KARACHI: Just days after the provincial government cut down the central jail’s annual budget by 16 per cent, the prison facility witnessed a major smuggling bid foiled, thanks to a working metal detector.
Concealed inside seven concrete bricks, five mobile phones, four chargers, 18 batteries and 24 packets of drugs were seized as they were being taken inside the Karachi Central Prison on Thursday. The bricks were part of a larger batch of around 100 blocks meant for the renovation of washrooms.
The police have arrested the supplier of the construction material and the driver of the vehicle, which brought the blocks. A case has been registered against both the men.
“It is a normal procedure to check everything that goes inside the jail,” said DIG Prisons Nusrat Mangan. “We checked the bricks with a metal detector and found them suspicious. The seized items were found once the blocks were cracked open.”
Jail Deputy Superintendent Raja Mumtaz said that the washrooms were not being constructed by the prison administration. “A man named Salman had offered to renovate the shabby washrooms inside the jail facility.”
It is usual for philanthropists to fund different activities inside the prison. Different non-governmental organisations have been involved in vocational training of prisoners. The officials also don’t mind people financing construction of schools and medical facilities at the jail. But this particular case had made the authorities nervous, according to the prison officials.
“The washrooms were being constructed by someone who had links with jailed political activists,” said a police official requesting anonymity. “It is obvious that the party members wanted to get in touch with someone other than their family members.”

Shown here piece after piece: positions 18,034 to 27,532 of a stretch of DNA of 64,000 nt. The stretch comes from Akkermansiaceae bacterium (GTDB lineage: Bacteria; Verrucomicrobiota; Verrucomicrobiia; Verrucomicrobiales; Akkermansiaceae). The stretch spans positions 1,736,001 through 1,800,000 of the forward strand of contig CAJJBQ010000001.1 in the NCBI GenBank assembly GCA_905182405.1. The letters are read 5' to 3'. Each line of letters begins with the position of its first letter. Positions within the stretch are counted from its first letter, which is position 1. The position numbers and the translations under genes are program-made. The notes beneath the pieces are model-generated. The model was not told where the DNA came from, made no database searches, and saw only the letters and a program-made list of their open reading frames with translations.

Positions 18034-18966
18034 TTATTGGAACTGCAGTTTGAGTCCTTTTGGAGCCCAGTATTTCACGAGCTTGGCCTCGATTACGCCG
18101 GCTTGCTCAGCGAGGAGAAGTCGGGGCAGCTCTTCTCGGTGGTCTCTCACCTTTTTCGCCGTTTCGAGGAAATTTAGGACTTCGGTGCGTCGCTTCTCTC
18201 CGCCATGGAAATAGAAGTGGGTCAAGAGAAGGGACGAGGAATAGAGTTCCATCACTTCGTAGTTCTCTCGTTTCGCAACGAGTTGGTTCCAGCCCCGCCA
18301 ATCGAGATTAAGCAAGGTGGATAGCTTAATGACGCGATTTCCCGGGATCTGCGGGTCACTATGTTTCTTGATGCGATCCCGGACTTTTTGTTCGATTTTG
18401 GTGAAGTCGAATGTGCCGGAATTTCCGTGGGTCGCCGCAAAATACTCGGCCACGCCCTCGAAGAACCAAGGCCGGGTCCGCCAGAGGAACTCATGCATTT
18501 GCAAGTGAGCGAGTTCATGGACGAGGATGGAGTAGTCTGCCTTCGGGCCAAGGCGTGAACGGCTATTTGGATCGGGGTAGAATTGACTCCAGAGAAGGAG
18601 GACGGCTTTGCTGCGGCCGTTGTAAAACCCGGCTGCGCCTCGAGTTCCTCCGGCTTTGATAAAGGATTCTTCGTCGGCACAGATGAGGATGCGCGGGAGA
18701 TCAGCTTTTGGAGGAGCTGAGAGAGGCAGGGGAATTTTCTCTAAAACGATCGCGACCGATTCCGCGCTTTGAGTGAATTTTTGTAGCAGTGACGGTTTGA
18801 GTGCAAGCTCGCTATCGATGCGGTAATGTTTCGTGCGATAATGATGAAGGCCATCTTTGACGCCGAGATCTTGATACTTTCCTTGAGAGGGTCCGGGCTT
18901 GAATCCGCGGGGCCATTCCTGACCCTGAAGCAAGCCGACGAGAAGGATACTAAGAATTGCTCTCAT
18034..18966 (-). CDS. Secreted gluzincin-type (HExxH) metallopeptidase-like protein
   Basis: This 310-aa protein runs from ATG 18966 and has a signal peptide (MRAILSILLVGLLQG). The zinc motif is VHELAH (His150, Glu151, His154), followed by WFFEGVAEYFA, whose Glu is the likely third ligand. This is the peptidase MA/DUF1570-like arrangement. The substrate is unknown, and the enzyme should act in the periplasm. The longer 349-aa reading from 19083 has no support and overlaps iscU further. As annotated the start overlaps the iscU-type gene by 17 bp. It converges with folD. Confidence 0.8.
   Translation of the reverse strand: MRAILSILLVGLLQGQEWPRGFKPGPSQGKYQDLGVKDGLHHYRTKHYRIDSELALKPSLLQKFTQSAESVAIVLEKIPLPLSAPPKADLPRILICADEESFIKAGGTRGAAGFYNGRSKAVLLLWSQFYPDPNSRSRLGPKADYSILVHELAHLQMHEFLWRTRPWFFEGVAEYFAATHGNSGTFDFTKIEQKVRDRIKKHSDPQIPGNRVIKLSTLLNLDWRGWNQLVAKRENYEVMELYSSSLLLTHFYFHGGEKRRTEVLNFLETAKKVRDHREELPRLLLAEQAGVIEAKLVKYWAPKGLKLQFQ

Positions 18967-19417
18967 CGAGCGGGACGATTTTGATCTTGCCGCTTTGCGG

The prison has a public phone for inmates who want to talk to family members.
Soon after the incident, the jail police carried out a check in prison cells and recovered 13 more mobile phones.
“Well-connected” prisoners have made numerous attempts in the past to get their hands on the communication devices, and the police acknowledge that many of them may have succeeded too.
The DIG Prisons admitted that there have been breaches. “[The central jail] is such a huge facility and we haven’t been able to stop them 100 per cent. Sometimes prisoners receive sealed packs of milk and biscuits, but inside we find mobile phones.”
The incident has prompted prison authorities to further emphasise the need to install cell phone jammers within the premises. “We are expecting the government to give us Rs6 million to procure jammers,” Mangan said.
The concerns of cellular service providers have been addressed and the Pakistan Telecommunication Authority has been informed about it. “The jammers will only be effective inside the prison premises,” he added.
Published in The Express Tribune, June 15th, 2012.
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